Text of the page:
The Open Society Foundation for South Africa (OSF-SA) recently hosted a discussion forum to examine what has been referred to as the crisis at the South African Broadcasting Corporation (SABC). Focusing on the theme “Can civil society influence the future of the public broadcaster”, the meeting brought together academics and representatives from civil society to find mechanisms to strengthen the public broadcaster.
OSF-SA, Executive Director, Zohra Dawood pointed out that the purpose of the gathering was not only to discuss the crisis facing the SABC, but to provide an opportunity for civil society to articulate their vision for the South African public broadcaster.
The crisis at the SABC has manifested in a number of ways including:
The highly publicised accusations of blacklisting
The suspension of Head of News, Snuki Zikalala
The suspension Group Chief Executive, Dali Mpofu
Significantly, the OSF discussion forum took place a few days after the Johannesburg High Court denied the SABC Board leave to appeal a decision that declared the suspension of Mpofu, unlawful.
The Freedom of Expression Institute (FXI) cautioned that viable solutions to the SABC crisis would only be possible if the root causes of the current situation were analysed.
FXI Executive Director, Jane Duncan, said: “It seems fair to say that the SABC has been beset with instability for some time now.” She believes this could be attributed in part to the fact that the SABC has always been and remains a hybrid beast: part commercial broadcaster, part public broadcaster, constantly vacillating between the two roles.
Responding to this, International Freedom of Expression and Media Consultant, Jeanette Minnie, spoke about the history of civil society campaigning for independent broadcasting in South Africa. She noted that the SABC is currently in a situation whereby it is controlled by the ruling African National Congress (ANC).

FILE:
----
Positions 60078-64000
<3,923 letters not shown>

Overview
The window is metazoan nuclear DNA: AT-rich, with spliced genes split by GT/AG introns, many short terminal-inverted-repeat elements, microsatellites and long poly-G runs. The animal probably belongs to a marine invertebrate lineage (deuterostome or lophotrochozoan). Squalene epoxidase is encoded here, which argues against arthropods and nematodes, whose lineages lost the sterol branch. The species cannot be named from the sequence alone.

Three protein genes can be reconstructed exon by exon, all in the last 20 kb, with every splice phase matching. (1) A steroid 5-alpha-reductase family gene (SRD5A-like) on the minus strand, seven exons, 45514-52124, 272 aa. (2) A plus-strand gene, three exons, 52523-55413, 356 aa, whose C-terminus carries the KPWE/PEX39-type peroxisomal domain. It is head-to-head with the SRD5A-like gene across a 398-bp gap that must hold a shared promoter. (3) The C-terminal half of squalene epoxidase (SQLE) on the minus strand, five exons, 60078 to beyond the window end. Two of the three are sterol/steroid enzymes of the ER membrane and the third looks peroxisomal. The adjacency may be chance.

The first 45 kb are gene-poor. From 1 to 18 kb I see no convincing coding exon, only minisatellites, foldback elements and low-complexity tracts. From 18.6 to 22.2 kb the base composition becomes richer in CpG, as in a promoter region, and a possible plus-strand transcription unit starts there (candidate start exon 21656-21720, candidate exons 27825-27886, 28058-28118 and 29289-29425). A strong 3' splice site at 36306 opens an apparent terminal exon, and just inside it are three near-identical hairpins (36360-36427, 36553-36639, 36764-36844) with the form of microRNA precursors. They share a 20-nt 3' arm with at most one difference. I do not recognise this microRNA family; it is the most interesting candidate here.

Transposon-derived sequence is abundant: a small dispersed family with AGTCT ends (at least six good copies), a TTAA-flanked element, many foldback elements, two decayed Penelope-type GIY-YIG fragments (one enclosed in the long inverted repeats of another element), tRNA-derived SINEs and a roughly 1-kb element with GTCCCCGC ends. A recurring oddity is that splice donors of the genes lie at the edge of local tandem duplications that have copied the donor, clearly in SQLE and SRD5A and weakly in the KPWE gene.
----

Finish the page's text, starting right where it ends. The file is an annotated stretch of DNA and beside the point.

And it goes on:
Illustrating this, Duncan asserted that the conflicts over the coverage of Jacob Zuma relative to Thabo Mbeki, the Mbeki documentary, and the so-called ‘blacklisting saga’, all suggest the development of a culture of deference within the SABC.
Minnie referred to the Campaign for Independent Broadcasting (CIB), which recommended a greater role for civil society to in the appointment of SABC boards The CIB fought hard for the recognition of the principle that broadcasters should be free of government control and also to ensure that the SABC Board's mandate is derived from the public and not from the government.
In the same vein, University of Witwatersrand’s Dean of the Faculty of Arts, Tawana Kupe, pointed out that SA civil society should learn from other countries in order to inform their position on the public broadcaster. Kupe also urged delegates to critically reflect on the successes and failures of the SABC in order to find solutions to address the crisis.
Taking the process forward
Delegates formed a coalition to campaign for the strengthening of public broadcaster in the country. The coalition is comprises a range of civil society, media groups, labour unions and the public. The coalition plans to invite ANC alliance partner, Congress of South African Trade Unions (COSATU), to support to the campaign. It noted that COSATU was not happy with the current SABC Board. The Broadcast Electronic Media and Allied Workers Union (BEMAWU) has given the campaign a thumbs-up.
In a joint statement, the coalition declared that it takes the crisis at the SABC as an opportunity to recommit itself to the established and agreed principles of public broadcasting. The coalition will work to promote a public broadcaster that is independent from government and political influence.
The discussion forum concluded with the coalition passing six resolutions including, in the short term:
To draft a position paper on the legal and organisational structures of the SABC drawing lessons from the crises experienced;
To identify options to deal with the crises affecting SABC management, SABC board and the Parliamentary Portfolio Committee on Communications;
Draft recommendations on an SABC Act including ownership structure, character and appointment of the board, executive management, funding, Charter and so on; there already is legislation that governs the SABC … is the SABC Act something new or are they talking about amendments to the current legislation?
Call upon the Parliamentary Portfolio Committee on Communications to exercise its constitutionally mandated oversight role effectively;
The coalition will also follow up on the blacklisting complaint lodged by the FXI with ICASA. In 2007, the FXI complained that the blacklisting constituted a violation of the SABC's licence conditions, the Broadcasting Act and the Constitution. Their complaint was later dismissed by ICASA.
In the medium term the coalition will initiate a policy review process which it hopes will lead to a new communications policy which reinforces independent regulation and public broadcasting principles.
Kate Skinner, an Independent Consultant, is coordinating the campaign together with the Media Monitoring Project and FXI.